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Think Twice Before Canceling Credit Cards

You’ve worked hard and finally paid off the balance on one of your credit cards. Now, you should go ahead and pay off the balance and cancel the card, right?


You should think twice before canceling a paid off credit card. Closing a credit card account will negatively impact your credit score, especially if you’ve held the credit card for a long time.

Also, if you are about to apply for a loan or mortgage, a recent credit card cancellation could actually hurt your chances of qualifying.

There are two main ways that cancelling a credit card can hurt your credit score:

Number One – Cancelling a Credit Card Can Raise Your Ratio of Credit Card Utilization

Credit bureaus compare the amount of credit that you are using to your total available credit limits. In fact, credit card utilization accounts for up to 30% of your credit score. The lower your credit card utilization figure is, the better it is for your overall credit score. It’s best to keep your credit utilization ratio below 20%. If you cancel a credit card, then you are increasing the percentage of available credit that you are using because the credit limit for that card is cancelled too.

For example: Imagine that you have three credit cards with a $2,000 limit on each of them. On card number 1, you have a $600 balance. On card number 2, you have a $500 balance. On card number 3, you have a $50.00 balance. Your credit card utilization ratio is averaged across the three cards, so it would be ($600 + $500 + $50)/$6000 = $1150/$6,000, or a healthy 19% of your available credit.

However, let’s say that you decide to pay off card number 3 and cancel the card. Your credit utilization ration, now averaged across two cards, would now be ($600 + $500)/$4000=$1100/$4000, or about 28% of your available credit. Closing a credit card account caused your credit utilization score to jump quickly from an acceptable range (19%) to an unacceptable range (28%).

Number Two – Cancelling a Credit Card Affects Your Credit History

When it comes to your credit score, older debt is better than new debt. That’s because loan companies want to see that you have a long history of managing debt well. In fact, the length of your credit history accounts for up to 15% of your credit score. If your card history for a particular card shows a consistent pattern of payment over a long time, then usually you are much better off keeping that credit card account open.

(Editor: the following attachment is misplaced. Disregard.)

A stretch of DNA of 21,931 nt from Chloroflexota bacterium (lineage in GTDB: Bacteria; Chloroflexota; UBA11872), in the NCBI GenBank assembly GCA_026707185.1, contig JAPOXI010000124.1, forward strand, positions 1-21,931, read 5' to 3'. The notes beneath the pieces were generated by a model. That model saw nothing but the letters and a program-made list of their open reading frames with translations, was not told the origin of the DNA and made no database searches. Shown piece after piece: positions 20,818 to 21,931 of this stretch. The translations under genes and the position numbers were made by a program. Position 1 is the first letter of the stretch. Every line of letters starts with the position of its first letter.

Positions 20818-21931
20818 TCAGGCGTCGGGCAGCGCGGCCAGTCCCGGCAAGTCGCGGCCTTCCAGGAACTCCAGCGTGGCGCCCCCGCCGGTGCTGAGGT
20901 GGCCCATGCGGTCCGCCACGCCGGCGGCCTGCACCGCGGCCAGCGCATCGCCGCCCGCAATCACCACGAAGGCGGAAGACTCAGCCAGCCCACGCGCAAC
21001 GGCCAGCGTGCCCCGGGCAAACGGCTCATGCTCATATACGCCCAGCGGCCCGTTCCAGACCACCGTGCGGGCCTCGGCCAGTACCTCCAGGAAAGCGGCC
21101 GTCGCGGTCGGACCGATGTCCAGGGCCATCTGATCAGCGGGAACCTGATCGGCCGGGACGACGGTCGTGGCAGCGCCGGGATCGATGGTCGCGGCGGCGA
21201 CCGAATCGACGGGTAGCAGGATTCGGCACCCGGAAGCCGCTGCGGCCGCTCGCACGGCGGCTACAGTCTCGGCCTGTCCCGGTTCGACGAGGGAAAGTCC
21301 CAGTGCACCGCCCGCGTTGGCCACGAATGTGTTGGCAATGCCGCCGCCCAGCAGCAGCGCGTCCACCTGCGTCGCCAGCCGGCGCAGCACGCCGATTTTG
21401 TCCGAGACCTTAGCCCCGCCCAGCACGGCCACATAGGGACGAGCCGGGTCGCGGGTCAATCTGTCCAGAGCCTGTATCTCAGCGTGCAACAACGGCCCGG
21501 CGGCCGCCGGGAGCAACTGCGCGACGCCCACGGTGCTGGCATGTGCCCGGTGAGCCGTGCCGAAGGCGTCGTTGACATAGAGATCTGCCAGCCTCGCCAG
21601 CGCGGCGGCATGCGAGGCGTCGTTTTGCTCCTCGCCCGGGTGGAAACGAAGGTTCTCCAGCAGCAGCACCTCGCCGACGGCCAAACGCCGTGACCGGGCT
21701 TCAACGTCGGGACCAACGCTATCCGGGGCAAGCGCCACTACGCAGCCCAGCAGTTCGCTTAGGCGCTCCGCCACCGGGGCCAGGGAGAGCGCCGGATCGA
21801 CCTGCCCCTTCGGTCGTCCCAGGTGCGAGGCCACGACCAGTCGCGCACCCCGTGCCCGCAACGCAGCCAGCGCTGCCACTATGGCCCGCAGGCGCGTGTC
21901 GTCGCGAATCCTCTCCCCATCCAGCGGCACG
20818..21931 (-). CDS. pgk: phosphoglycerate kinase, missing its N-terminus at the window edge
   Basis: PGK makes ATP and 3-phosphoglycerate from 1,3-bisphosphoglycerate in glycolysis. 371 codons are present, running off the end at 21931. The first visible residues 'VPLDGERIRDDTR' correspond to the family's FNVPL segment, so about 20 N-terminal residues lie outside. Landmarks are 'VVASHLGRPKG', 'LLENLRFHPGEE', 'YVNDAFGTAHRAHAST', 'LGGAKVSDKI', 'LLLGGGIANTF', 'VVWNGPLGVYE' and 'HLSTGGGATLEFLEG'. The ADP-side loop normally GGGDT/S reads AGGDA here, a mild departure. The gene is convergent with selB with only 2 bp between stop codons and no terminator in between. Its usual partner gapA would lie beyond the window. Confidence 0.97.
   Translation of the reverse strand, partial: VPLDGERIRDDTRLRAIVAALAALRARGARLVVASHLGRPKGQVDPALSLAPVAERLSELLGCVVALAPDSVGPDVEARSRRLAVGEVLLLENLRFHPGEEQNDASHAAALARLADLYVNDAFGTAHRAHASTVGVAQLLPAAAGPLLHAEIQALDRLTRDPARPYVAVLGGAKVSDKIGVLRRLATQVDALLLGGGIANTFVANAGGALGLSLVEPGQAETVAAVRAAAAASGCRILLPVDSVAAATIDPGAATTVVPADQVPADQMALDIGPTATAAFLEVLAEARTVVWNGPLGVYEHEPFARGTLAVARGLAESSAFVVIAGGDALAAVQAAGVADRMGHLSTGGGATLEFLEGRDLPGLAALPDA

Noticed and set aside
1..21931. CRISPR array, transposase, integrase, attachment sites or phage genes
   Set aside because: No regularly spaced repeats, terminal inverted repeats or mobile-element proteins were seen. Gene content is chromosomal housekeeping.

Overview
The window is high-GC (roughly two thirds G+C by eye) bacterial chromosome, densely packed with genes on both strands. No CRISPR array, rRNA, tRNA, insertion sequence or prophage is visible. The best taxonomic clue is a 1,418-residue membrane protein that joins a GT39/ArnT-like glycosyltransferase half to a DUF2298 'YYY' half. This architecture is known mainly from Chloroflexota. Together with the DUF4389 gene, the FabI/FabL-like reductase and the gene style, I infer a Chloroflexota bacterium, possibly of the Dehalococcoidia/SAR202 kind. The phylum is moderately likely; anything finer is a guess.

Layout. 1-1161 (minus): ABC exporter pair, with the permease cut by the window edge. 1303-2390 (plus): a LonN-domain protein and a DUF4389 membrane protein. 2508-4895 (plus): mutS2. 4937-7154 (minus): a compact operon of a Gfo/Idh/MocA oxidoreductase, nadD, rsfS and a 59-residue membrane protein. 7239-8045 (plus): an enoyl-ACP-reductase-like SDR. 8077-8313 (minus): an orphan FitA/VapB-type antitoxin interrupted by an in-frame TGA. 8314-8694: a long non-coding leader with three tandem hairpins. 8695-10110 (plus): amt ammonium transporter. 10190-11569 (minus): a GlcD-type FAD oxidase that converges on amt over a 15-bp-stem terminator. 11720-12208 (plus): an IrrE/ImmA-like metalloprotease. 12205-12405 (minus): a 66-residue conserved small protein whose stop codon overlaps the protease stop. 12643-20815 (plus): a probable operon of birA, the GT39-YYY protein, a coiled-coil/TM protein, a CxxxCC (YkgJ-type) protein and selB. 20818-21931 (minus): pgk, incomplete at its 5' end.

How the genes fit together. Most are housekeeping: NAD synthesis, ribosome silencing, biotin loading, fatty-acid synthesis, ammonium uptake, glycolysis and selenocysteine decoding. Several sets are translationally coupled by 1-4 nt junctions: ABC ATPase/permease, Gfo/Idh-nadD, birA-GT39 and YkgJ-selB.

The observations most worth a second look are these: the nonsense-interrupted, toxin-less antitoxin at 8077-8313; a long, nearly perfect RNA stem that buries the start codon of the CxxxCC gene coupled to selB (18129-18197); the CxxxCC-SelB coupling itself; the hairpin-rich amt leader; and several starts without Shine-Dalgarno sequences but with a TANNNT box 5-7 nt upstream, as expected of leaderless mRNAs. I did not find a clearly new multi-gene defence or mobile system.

What to Do Instead of Cancelling a Credit Card

Let’s say that you finally have a credit card almost paid off. A natural impulse would be to completely pay it off and close the credit card account. As we have shown, however, this may not be the best overall choice for your credit score.

An alternative to closing an account is to leave the credit card account open, but to make no new charges on it. (If you feel that the temptation to make new charges is too great, then you may wish to hide the card away to avoid using it.)

Guest post by Apex Credit Cards.


  1. L Stone said,

    April 11, 2008 @ 2:19 pm

    You need to be more specific about the conditions under which you cancel a credit card and how it affects your credit report. This article seems to say that canceling any credit card that is paid off will hurt your credit report.

    Sounds to me like you’re just giving people a way to rationalize having credit card debt when they NEED to be paying it off and keeping it off. After all, your links and sponsors are credit card companies. You are hardly being impartial and you aren’t helping people who are already struggling to control their credit card usage.

    I was told by the big 3 Equifax, Transunion et al that closing zero balance credit card accounts HELPS your credit score.

  2. Serge the "Best credit cards" said,

    June 23, 2008 @ 4:43 pm

    L Stone seems to be angry on the whole world here. Let me get the situation a little bit more clear: the publisher of the article says that “pay the credit card debt off, just don’t cancel your card”. He doesn’t say “Keep your debt to improve your score”. L Stone should get into text better.
    Im absolutely agree with article publisher that canceling a credit card will negatively affect your credit score – i had my own experience with that. So the idea to pay it off and keep it is VERY good and useful advice. And websites like this (with a buch of links for credit cards) want their users be wise and take advantage of the system and keep their well being. I can say even more: having reasonable quantity of credit cards with 0 balance is helping your score. But a canceling is not so dramatic, but its a sign of unstable situation for credit bureaus.
    So L Stone, just educate yourself and don’t be so angry.

  3. My Debt Refinance said,

    September 30, 2008 @ 6:19 am

    Great tip, specially the one talking about the importance of having old debts. Is also good to have a credit card with no charges in case of an emergency.

  4. Beckley said,

    November 19, 2008 @ 5:16 pm

    Apparently the playing field is now different. I did what you said. I’ve had a card with a $12,800 credit limit for many years in excellent standing, and for a while its had no balance.

    Today, I discovered that WaMu had closed the account, without any notice or authorization from me.

    When I called they told me that they were “reducing their exposure to risk” and that my account “cannot be reopened”.

    Simply evil.

  5. sudoku daily said,

    July 4, 2010 @ 12:34 am

    its good to have one card for emergenices, but running your life based on how good your credit score is, spells financial disaster, keep one card and pay cash, get rid of debt and dont go into any more period.

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